Federal land management agencies are being asked to make more employees available to fight wildfires because crews and equipment have been stretched to the limit by nearly 60 major blazes around the West.
For the first time since 2003, the National Interagency Fire Center over the weekend raised its response status to the highest threat level, a move triggered when nearly all available crews and firefighting resources are committed.
The move allows federal firefighting coordinators to summon additional federal employees, military reinforcements and foreign fire crews if necessary.
“It frees up what we call the militia – agency employees whose regular job may be as a biologist or realty specialist but who are trained in fire duty and can now be called up to help,” said Randy Eardley, a U.S. Bureau of Land Management spokesman at the federal firefighting center in Boise.
More than 24,000 firefighters were working on fires across the West on Monday, including 58 large fires of 500 acres or more.
The biggest active fire in the country was in northern Nevada, where 292 square miles of grass and sagebrush had burned. It was 10 percent contained Monday, and fire bosses had no estimate when it would be surrounded.
No homes were in immediate danger, though one outbuilding had been destroyed, said Jamie Thompson of the U.S. Bureau of Land Management in Winnemucca, Nev.
More people were told to evacuate Monday from areas south of Chadron, Neb., on the fourth day of fires that have scorched more than 90 square miles.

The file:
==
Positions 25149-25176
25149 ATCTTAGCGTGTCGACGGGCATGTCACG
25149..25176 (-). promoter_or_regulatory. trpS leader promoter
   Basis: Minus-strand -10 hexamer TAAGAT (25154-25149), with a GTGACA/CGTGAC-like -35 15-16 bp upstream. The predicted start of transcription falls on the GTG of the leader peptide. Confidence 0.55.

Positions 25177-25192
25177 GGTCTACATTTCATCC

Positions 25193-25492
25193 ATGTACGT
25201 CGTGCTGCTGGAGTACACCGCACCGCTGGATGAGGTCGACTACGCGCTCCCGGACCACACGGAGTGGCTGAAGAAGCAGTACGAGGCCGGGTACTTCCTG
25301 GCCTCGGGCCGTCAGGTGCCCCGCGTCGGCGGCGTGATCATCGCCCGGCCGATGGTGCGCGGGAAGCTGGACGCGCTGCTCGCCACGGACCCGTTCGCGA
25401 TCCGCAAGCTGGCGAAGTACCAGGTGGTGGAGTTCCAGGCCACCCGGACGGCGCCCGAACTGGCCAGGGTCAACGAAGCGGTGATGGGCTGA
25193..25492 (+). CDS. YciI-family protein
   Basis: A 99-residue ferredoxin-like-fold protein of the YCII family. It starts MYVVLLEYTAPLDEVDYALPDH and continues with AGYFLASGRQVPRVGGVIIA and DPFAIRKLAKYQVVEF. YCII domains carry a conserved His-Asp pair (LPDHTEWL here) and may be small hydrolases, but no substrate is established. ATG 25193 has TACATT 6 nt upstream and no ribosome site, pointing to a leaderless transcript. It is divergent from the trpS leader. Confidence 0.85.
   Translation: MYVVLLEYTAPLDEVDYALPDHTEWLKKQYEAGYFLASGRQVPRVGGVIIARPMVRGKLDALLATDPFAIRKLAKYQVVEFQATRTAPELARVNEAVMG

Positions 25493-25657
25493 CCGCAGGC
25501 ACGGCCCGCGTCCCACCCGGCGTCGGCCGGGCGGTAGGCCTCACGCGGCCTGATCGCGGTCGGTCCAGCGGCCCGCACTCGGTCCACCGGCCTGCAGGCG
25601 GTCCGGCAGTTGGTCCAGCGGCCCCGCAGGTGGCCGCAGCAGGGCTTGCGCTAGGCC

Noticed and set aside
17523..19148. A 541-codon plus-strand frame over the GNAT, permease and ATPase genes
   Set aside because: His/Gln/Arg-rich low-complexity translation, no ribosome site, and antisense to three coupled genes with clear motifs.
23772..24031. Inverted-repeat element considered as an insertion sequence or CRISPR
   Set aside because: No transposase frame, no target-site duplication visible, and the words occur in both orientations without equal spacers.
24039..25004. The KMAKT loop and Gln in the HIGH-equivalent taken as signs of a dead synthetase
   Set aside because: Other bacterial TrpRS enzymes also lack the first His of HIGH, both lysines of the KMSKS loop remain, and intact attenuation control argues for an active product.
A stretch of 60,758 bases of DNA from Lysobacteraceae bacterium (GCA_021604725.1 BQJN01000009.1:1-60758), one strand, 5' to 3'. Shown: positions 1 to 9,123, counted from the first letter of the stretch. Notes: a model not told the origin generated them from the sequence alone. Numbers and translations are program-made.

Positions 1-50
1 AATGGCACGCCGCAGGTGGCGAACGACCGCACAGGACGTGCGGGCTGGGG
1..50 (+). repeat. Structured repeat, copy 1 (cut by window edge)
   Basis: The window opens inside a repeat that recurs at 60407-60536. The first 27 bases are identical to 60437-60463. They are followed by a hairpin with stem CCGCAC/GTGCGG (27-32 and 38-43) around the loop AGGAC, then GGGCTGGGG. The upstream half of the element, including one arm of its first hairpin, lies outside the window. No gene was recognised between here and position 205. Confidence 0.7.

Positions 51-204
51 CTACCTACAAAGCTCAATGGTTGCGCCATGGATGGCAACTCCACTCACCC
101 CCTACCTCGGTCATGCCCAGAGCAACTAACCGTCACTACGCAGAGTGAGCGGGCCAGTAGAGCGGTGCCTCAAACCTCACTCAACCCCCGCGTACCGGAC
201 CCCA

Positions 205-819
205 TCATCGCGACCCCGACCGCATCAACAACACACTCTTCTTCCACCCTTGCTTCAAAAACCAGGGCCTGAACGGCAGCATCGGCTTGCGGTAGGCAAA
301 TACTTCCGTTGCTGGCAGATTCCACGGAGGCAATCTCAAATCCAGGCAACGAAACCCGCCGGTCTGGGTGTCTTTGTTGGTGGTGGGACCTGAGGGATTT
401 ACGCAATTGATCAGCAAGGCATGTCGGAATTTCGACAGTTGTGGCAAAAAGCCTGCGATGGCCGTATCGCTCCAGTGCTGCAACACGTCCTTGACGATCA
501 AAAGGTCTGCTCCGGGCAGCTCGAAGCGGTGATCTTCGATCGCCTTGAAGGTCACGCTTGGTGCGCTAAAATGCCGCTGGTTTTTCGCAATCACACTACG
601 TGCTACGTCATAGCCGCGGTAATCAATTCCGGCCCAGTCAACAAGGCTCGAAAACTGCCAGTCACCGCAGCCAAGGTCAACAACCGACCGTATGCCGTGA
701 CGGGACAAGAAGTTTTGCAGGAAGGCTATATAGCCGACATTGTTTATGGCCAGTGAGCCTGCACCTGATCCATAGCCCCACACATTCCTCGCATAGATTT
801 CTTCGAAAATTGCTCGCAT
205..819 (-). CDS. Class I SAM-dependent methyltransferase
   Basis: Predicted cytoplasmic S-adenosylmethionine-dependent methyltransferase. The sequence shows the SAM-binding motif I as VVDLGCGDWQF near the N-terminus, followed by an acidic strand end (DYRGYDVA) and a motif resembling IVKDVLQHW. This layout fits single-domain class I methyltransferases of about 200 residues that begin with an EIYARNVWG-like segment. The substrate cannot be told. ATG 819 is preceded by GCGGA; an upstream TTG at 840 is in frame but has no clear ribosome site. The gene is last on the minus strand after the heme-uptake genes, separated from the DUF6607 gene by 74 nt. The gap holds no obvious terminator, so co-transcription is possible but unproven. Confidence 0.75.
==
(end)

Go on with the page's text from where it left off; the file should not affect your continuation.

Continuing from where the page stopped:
About 45 to 50 people were affected by the latest evacuation orders, and hundreds of others evacuated over the weekend were kept from their homes.
Four rural houses have been destroyed and several more damaged since lightning sparked the fires last week.
In Montana, more firefighters, equipment and aircraft arrived Monday as crews fought to corral a fire that blew up rapidly in Glacier National Park over the weekend, fanned by strong winds and blistering heat.
Firefighters got some relief Monday with calmer winds and lower temperatures, but officials said the fire – estimated at 34 square miles – still posed a threat to the gateway community of St. Mary.
The blaze came within a mile of the town over the weekend. The National Park Service on Sunday evacuated its administrative site there, as well as several area campgrounds.
Most of the park remained open to visitors, officials said.
Residents of a subdivision in central Oregon were allowed to return late Monday as crews tamed a fire there, though evacuation orders remained in effect for another 500 residents of two subdivisions near the tourist town of Sisters.
The subdivisions appear to be protected from the 14-square mile fire, which is 30 percent contained, said Scott Brayton, a fire spokesman.
An evacuation order was also lifted for several dozen residents near Weaverville in northern California after a wildfire that destroyed one home calmed down.
In Idaho, a 5-square-mile fire in the mountains fed on bug-killed evergreen stands as it neared a cluster of vacation homes and a mining museum.
More than 70,600 timber and range fires have burned on federal land so far this year, higher than the 10-year average of 50,984, according to the National Interagency Fire Center. Because of unusually large early-season range fires in Texas and Oklahoma, the acreage burned so far in 2006 is 5.5 million, compared with a 10-year average of 3 million acres for the same period.